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Evertrainz

AC Electric early cab Color

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Hi all - 

 

I've been struggling trying to identify the cab interior colors of the Class 83 cab as-built, in Electric Blue livery. I am aware that the "standard" Pilot locomotive cab color scheme was green for the bottom half, and cream for the top half. However, electrics seems to have substituted that green color for a more grey-ish color, that has a tinge of blue-green to it. The following pictures will demonstrate what I mean. It also seems to be prevalent in Class 73 locomotive cabs today.

 

Class 85 cab (rheostatic braking switch behind power panel): https://www.flickr.com/photos/kerryp28/6117010213/in/[email protected]/

Class 83 cab: https://www.flickr.com/photos/[email protected]/3512890881/in/[email protected]/

Class 73: https://www.flickr.com/photos/brianews/5863664855/in/album-72157627030673260/

 

 

 

With this in mind, I have some questions.

1. Would anyone know if the color of blue-grey used for the control desk in the above shots is 'duck egg blue'?

 

2. Does anyone how the 25kV AC Electric cabs were originally painted? I would assume that they were painted in a similar pattern to the diesels, where the cream and green portions wrapped all the way around the cab through to the bulkhead, however many shots show that the bulkhead is indeed painted white. https://www.rail-online.co.uk/p1024248118/e2fb64802

 

3. Was the roof painted white, or was it painted cream?

 

 

I've looked at all the pictures I can, and things are still inconsistent; for example, in the 25kV AC edition of Modern Locomotives Illustrated, a works shot from 1959-60 shows three AL1s (81s) being completed, and all have their doors open, showing the bulkhead clearly. On all three, the pattern of bluish-grey and cream is followed, with cream on top. However, in shots of other early AC electrics, the bulkhead is white, similar to the shot of E3304 above.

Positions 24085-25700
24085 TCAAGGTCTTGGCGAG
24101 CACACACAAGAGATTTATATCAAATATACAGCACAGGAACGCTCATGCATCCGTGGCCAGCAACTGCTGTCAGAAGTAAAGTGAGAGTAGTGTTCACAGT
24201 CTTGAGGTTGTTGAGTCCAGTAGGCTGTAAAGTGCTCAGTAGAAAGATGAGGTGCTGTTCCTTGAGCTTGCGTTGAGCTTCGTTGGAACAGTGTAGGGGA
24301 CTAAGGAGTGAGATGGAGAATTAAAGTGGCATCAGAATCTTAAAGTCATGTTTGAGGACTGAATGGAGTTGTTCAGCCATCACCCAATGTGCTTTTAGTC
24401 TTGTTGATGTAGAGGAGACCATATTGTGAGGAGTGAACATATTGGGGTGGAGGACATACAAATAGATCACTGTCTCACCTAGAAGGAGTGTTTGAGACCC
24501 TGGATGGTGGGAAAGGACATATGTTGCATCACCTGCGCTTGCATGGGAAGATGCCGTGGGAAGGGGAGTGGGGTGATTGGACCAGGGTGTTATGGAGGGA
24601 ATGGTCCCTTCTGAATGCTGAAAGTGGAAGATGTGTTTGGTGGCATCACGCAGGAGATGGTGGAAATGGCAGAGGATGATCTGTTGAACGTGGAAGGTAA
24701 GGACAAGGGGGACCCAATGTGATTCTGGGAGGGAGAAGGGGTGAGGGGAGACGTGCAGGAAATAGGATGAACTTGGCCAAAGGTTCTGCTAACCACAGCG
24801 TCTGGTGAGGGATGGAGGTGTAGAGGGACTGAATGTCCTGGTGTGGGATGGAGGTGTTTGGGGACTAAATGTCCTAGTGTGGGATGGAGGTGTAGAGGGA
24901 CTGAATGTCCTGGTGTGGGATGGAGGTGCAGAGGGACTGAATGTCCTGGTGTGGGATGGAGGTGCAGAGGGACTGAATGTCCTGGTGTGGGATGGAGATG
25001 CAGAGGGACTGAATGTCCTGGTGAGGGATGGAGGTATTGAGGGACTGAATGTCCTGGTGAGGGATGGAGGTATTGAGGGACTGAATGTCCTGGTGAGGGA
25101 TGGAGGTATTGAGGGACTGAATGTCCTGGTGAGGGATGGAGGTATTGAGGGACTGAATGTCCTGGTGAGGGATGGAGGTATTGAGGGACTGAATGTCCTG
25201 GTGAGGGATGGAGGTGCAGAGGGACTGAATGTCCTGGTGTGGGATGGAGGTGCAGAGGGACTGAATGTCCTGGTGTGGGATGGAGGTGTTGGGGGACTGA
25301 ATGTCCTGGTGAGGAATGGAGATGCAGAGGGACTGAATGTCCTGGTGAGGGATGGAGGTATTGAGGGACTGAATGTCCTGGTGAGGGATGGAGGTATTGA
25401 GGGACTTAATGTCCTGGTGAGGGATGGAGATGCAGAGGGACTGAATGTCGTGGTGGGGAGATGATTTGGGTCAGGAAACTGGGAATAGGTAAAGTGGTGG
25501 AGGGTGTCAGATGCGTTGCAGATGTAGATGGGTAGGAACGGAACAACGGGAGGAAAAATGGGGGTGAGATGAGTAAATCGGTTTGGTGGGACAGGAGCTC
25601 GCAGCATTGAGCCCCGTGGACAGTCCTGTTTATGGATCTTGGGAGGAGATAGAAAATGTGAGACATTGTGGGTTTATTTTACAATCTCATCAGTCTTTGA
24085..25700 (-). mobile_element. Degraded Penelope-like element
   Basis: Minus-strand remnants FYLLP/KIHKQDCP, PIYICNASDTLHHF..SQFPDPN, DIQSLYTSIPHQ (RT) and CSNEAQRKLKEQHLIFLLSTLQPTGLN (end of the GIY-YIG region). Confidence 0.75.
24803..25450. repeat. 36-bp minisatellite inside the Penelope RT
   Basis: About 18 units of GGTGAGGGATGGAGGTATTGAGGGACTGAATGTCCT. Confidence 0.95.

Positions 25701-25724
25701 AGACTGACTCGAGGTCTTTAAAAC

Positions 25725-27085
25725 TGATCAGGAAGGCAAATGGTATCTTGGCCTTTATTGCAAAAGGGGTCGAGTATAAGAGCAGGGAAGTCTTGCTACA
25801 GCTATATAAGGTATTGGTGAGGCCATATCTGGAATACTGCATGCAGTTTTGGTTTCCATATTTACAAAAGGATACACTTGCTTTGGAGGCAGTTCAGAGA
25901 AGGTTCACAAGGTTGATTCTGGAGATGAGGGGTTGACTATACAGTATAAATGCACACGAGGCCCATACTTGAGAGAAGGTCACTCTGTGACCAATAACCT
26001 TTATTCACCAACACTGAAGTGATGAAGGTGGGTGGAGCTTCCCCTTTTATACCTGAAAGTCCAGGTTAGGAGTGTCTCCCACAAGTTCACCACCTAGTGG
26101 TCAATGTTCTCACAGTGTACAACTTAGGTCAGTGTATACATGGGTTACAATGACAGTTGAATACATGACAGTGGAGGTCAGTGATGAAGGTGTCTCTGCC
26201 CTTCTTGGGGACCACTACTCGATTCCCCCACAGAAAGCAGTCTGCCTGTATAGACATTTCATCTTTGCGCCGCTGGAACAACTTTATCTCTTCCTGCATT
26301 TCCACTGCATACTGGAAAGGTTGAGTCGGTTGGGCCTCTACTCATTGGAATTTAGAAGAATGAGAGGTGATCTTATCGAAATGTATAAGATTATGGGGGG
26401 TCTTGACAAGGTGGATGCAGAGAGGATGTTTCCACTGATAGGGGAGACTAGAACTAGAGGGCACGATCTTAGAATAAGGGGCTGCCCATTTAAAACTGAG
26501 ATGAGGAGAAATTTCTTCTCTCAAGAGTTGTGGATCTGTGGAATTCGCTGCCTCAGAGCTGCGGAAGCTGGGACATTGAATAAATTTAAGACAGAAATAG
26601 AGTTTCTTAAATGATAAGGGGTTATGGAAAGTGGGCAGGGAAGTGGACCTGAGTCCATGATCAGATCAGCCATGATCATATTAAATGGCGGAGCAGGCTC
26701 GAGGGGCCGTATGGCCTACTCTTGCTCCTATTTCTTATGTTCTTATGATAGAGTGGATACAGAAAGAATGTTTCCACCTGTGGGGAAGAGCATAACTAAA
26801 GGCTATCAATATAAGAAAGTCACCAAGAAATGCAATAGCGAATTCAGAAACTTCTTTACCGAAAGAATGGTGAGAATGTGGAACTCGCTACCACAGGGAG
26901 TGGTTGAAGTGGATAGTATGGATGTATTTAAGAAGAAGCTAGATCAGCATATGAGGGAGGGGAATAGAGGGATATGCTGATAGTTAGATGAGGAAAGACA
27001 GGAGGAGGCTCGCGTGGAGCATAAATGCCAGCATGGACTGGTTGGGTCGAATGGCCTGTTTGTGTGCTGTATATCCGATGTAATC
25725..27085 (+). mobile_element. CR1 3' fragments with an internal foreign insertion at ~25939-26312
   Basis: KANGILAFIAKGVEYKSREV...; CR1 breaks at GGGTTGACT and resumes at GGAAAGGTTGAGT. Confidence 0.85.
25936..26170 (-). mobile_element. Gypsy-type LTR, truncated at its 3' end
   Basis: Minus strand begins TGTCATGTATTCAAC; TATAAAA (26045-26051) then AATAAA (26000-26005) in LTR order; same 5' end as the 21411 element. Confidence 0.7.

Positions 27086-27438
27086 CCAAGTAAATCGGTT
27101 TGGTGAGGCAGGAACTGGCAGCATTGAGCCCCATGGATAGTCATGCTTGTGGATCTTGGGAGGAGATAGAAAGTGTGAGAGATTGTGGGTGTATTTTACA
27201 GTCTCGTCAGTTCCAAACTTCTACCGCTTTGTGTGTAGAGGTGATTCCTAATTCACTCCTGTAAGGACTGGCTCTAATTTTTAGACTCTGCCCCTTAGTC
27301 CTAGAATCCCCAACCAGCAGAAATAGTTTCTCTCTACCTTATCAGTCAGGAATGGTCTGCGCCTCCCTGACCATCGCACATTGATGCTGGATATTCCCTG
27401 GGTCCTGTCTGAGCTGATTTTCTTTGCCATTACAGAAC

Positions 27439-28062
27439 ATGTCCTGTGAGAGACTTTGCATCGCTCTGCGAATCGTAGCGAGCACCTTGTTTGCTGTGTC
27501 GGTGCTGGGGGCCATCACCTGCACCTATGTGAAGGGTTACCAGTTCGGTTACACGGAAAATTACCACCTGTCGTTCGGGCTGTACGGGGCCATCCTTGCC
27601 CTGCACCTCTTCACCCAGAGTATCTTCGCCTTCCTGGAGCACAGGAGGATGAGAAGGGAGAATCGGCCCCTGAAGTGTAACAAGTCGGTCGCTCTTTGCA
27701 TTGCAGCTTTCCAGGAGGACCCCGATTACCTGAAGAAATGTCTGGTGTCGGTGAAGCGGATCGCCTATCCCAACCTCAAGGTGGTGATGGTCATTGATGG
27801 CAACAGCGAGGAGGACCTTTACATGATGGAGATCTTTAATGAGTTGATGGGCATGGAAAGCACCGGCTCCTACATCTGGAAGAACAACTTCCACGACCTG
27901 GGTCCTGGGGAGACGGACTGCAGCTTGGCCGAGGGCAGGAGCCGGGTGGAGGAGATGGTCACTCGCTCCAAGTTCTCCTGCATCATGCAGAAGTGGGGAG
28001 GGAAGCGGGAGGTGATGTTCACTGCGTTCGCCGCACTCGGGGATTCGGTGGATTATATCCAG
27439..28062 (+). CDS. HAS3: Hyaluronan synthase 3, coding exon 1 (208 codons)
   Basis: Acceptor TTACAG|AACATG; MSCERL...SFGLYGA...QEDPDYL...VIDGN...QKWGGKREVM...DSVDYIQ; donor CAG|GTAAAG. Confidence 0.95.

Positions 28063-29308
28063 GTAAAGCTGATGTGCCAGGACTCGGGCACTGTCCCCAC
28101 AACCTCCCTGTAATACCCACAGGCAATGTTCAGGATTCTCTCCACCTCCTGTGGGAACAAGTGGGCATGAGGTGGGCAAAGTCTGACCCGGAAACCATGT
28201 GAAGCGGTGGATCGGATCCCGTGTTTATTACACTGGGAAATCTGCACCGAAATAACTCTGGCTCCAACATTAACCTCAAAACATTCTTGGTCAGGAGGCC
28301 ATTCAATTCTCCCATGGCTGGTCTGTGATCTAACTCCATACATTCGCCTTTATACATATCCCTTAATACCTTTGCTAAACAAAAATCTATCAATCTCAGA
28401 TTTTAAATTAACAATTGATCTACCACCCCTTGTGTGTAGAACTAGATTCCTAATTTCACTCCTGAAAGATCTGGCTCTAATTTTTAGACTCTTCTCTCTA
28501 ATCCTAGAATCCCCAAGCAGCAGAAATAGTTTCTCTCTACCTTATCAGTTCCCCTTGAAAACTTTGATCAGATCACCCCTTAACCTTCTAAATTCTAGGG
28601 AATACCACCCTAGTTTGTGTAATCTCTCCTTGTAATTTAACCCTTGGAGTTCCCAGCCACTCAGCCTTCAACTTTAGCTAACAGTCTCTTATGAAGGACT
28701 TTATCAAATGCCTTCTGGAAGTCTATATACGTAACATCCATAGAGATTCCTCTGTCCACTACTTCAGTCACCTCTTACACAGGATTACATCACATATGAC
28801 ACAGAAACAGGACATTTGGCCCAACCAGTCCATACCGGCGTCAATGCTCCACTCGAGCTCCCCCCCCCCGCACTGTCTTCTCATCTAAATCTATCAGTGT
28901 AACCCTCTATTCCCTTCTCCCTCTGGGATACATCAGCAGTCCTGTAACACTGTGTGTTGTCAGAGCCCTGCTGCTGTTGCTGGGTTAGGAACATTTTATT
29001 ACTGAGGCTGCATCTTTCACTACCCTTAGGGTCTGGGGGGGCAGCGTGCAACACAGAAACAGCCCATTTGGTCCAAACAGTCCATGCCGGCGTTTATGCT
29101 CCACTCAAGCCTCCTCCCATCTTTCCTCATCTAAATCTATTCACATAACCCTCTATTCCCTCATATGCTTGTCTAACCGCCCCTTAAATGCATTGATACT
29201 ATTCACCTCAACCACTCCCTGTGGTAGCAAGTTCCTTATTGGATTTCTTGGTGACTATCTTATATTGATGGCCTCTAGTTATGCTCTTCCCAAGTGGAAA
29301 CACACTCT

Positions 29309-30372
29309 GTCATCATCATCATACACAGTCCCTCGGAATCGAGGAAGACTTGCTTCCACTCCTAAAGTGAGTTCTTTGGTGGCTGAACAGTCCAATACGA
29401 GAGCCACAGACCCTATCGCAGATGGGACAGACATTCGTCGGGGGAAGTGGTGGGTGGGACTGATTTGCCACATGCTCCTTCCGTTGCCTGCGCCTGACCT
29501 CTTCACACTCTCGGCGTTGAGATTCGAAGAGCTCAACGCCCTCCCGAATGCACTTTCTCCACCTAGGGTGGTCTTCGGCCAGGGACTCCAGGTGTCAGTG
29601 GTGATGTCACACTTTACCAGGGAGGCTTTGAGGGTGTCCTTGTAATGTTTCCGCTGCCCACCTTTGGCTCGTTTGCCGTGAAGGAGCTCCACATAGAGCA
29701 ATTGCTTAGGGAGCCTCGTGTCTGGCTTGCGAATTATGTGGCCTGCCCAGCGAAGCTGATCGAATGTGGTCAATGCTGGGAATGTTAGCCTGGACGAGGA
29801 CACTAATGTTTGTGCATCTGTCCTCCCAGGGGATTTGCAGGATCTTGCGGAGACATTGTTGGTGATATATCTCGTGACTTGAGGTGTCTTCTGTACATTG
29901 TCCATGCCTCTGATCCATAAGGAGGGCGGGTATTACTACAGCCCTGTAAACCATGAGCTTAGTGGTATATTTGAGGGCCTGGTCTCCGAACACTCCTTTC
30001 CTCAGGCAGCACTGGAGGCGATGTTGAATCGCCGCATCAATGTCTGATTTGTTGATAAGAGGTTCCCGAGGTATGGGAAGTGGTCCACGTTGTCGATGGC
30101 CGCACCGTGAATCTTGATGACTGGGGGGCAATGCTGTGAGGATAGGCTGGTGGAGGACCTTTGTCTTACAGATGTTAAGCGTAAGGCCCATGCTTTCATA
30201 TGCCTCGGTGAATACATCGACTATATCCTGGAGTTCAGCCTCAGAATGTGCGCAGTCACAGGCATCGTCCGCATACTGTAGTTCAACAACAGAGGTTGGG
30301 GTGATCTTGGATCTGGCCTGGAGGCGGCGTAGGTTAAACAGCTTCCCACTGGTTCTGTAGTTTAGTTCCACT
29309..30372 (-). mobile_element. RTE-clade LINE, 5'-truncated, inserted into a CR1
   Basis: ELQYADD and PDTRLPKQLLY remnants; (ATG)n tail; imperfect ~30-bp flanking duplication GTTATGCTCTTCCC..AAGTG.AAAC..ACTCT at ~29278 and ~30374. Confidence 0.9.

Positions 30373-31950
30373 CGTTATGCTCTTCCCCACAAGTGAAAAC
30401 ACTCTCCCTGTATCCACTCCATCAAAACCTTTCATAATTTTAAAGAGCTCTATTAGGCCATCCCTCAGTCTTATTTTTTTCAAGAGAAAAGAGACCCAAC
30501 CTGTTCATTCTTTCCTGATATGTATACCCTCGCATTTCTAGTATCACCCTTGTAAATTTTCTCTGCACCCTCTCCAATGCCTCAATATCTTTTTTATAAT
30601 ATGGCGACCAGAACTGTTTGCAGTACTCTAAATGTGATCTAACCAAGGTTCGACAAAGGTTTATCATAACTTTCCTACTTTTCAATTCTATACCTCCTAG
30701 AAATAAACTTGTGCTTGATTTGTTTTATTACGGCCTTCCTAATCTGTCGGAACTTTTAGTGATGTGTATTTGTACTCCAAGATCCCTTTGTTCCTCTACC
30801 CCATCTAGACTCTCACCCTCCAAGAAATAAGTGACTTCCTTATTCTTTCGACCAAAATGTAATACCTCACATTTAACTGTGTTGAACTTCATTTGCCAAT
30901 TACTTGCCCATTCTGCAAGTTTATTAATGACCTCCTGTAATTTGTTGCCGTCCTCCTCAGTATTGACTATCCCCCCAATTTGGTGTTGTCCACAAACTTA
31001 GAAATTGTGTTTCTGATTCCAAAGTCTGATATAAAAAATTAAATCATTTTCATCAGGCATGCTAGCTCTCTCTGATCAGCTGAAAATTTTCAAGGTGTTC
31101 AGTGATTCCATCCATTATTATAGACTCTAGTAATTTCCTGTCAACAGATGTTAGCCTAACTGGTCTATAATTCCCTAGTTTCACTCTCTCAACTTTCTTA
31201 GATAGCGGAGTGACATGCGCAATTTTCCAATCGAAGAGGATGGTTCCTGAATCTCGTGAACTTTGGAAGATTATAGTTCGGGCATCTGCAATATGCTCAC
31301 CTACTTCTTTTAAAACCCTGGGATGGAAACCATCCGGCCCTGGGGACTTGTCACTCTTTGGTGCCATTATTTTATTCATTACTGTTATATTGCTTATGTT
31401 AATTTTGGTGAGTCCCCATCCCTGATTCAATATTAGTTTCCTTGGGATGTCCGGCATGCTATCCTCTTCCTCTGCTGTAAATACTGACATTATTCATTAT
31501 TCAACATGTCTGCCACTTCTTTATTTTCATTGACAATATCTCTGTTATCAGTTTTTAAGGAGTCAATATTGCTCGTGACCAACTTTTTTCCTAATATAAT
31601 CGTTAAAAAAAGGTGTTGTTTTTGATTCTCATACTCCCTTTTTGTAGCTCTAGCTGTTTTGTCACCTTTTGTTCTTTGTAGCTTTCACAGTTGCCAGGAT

For the AL3s/83s, the only things I can say with confidence is that the control desk is bluish-grey (duck egg blue?), the windscreen is cream, and the draught screens behind the driver and secondman are cream. The bulkheads are white aswell.

 

Any help or information about how locos were painted, or conventional schemes of the 1960s, would be very helpful. I've attached my crude attempts at illustrating what I've got so far. (The very first one has the cab interior ceiling also painted cream, but the following three shots have the cab ceiling painted white. Which one looks more correct?)

 

Thanks and regards

Ron

 

 

AL3_1960s_cab_R9.jpg

Cab_1.JPG

Cab_2.JPG

Cab_3.JPG

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Posted (edited)

I know the colour as “duck egg green”, although whether that is its official name I’m not sure - It probably comes from BS381c if you want to check.

 

It was very widely used in industry, especially the electrical industry, for control panels in the 1950s-80s, and is sometimes still used, even in VDU control displays, because it is very restful on the eye, and because it acts as a very good neutral Colour against which other colours are easy to distinguish.

 

I think it became popular after it was used for aircraft instrument panels during WW2.

 

PS: try BS381c - 210 ‘Sky’ (not BS381c ‘Sky Blue’, which it definitely isn’t)

 

 

Edited by Nearholmer
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Posted (edited)

Those interior representations are excellent. 

 

Further along that sequence of photos on rail online, there's a close up front offside 3/4 shot of AL4, E3036 repainted rail blue, syp with the nearest cab door open - as the external cab roof is very clean white, the bulkhead is certainly not white - appears very light grey with a hint of lavender I would say (however the usual caution with blue colours in photos - there's a shot of an early loco in electric blue with part of an 86 in view (rail blue) - they look more similar than they should)! It's the same bulkhead colour as in the photo of E3304 (and what an amazing photo that is). I think yours is too blue in comparison - it's more of a very pale grey with a hint of lavender in the photos. Also in the sequence is a shot of E3098 with the cab door open but looking from behind and from rail level - part of the interior cab roof is clearly visible though it's a little dark. You'd need to enlarge it to see properly but it's possibly the same colour as the bulkheads.